Castle, Terry (ed). 2003. The Literature of Lesbianism: A Historical Anthology from Ariosto to Stonewall. Columbia University Press, New York. ISBN 0-231-12510-0
This is a massive (over 1000 pages) collection of works and excerpts of literature relevant to lesbian history. I’ve broken my coverage up in fractions of centuries that produce very roughly similar numbers of items, rather than according to the organization in the book itself.
Part 8: 19th Century (third quarter)
My timing has worked out perfectly. I have one more queued-up post from Castle after this one, and I've just come to a breathing space in working on Mother of Souls (which is just about to go out to the beta-readers). I definitely think it's time to do a flurry of journal articles after this.
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In this set of works, women seem to have discovered the usefulness of fantastic and unusual imagery to disguise some rather intense eroticism in poetry. Subtle misdirection is also used in a novel to enable homoerotic scenarios. We also have a conventional work of romantic partnership. The male authors are largely sticking to sensational and decadent eroticism and misogynistic satire, with one set of poems lapsing to a more neutral, if voyeuristic, depiction.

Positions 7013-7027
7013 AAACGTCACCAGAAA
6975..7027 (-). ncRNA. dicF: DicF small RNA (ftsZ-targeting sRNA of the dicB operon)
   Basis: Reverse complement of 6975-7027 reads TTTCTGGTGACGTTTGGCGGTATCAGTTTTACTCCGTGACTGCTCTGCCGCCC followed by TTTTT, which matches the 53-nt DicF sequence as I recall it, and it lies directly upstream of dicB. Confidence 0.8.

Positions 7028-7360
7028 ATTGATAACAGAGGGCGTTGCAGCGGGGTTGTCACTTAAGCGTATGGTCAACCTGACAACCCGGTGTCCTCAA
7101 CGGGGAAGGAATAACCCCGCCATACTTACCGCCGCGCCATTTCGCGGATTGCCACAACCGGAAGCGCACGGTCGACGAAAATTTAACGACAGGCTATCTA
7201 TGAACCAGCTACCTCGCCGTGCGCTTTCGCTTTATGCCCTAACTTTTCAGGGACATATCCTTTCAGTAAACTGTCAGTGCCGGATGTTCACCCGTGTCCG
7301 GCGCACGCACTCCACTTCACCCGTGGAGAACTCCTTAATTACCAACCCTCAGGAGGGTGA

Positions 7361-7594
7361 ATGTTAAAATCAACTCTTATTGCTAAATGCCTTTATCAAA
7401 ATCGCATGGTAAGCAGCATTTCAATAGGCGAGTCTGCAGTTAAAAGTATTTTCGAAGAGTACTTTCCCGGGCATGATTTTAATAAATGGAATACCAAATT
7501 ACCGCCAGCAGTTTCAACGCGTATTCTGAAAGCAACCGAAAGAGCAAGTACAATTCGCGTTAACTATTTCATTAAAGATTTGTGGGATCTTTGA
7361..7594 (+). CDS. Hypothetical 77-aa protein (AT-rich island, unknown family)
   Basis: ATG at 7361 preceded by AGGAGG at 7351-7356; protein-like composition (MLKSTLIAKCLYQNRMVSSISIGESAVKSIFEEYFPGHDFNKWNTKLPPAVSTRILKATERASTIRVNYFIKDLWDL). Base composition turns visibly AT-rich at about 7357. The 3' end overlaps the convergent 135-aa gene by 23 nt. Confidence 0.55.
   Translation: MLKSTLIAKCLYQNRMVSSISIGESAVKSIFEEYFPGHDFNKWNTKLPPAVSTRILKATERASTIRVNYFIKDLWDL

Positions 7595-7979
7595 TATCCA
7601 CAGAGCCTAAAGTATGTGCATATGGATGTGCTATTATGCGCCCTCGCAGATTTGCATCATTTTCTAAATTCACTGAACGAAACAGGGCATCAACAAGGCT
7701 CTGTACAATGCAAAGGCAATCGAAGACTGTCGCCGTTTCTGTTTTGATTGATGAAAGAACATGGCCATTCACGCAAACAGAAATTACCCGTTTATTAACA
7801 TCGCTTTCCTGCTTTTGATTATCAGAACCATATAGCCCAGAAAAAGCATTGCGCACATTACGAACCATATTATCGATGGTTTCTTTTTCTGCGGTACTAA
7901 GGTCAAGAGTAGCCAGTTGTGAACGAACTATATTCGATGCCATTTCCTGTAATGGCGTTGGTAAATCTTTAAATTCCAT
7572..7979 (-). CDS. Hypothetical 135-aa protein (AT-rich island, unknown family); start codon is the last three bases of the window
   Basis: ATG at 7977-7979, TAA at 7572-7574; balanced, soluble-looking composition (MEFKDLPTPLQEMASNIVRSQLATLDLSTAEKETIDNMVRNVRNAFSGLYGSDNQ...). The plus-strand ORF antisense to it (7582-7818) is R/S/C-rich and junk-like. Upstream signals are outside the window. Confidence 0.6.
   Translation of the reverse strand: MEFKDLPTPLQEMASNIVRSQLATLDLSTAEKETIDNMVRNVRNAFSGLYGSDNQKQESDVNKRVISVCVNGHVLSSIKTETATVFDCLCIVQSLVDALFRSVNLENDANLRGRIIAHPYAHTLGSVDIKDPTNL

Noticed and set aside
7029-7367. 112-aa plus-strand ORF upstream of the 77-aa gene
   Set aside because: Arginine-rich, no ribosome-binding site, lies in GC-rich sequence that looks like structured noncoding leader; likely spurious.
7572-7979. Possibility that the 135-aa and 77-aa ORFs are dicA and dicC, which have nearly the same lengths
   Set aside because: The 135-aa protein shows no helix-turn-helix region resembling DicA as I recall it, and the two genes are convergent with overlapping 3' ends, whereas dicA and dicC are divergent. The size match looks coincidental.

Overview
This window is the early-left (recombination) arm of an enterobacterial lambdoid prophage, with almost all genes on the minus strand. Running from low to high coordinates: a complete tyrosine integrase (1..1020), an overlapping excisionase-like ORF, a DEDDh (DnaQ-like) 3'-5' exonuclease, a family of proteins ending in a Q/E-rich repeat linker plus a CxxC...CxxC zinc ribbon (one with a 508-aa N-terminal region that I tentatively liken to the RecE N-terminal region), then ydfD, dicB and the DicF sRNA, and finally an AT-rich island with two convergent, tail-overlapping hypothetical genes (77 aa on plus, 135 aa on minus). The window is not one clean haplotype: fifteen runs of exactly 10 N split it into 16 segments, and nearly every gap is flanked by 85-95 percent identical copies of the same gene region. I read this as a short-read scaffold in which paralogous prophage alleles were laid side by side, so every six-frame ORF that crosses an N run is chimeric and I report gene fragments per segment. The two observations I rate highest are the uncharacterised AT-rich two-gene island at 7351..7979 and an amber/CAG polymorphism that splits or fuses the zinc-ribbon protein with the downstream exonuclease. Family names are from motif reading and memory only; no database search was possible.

Charlotte Brontë from Villette (1853) -- An excerpt depicting the characters engaged in cross-dressed theatricals that create a homoerotic implication.
Charles Baudelaire “Lesbos”, “Damned Women 1 (Delphine and Hippolyta)”, “Damned Women 2” (1857) -- More poems in the genre of decadent sensationalism with a male gaze.
Christina Rossetti Goblin Market (1862) -- A long poem that is strongly homoerotic, disguised in fantastic imagery.
Algernon Charles Swinburne “Anactoria” (1866), “from Lesbia Brandon (1864-67) -- Yet more decadent sapphic erotic poetry written by a man. The second piece is from a novel in which a cross-dressing man is romanced by a lesbian.
Paul Verlaine Scenes of Sapphic Love (1867) -- (Translation) A set of poems depicting love between women, quite overtly though somewhat voyeuristically.
Emily Dickinson “Her Breast is Fit for Pearls”, “Her sweet Weight on my Heart a Night”, “Going--to--Her!”, “Ourselves were wed one summer--dear--“, “Precious to Me--She still shal be--“, “The Stars are old, that stood for me--“, “Frigid and sweet Her parting Face--“, “To see her is a Picture--“ (1851-86) -- A selection of Dickinson’s more strongly homoerotic verses, addressed to an unnamed “she” who is generally taken to be Dickinson’s sister-in-law Sue Gilbert Dickinson. The emotions are expressed in poetic imagery, and open to interpretation.
George Augustus Sala translation of Martial’s Epigram VII.67 “Abhorrent of All Natural Joys” (1868) -- Yet another translation of the rather misogynistic classical Roman poetic satires on lesbian topics.
Thomas Hardy from Desperate Remedies (1871) -- A homoerotic episode from a rather convoluted novel, involving the somewhat predatory relationship of the protagonist and her employer. The lesbian aspect is somewhat diluted by the revelation that the predatory employer was previously in love with the protagonist’s father and has transferred her fixation.
Elizabeth Stuart Phelps “Since I Died” (1873) -- A fantasy in which a recently deceased woman addresses her mourning companion, with the implication that they had been lovers.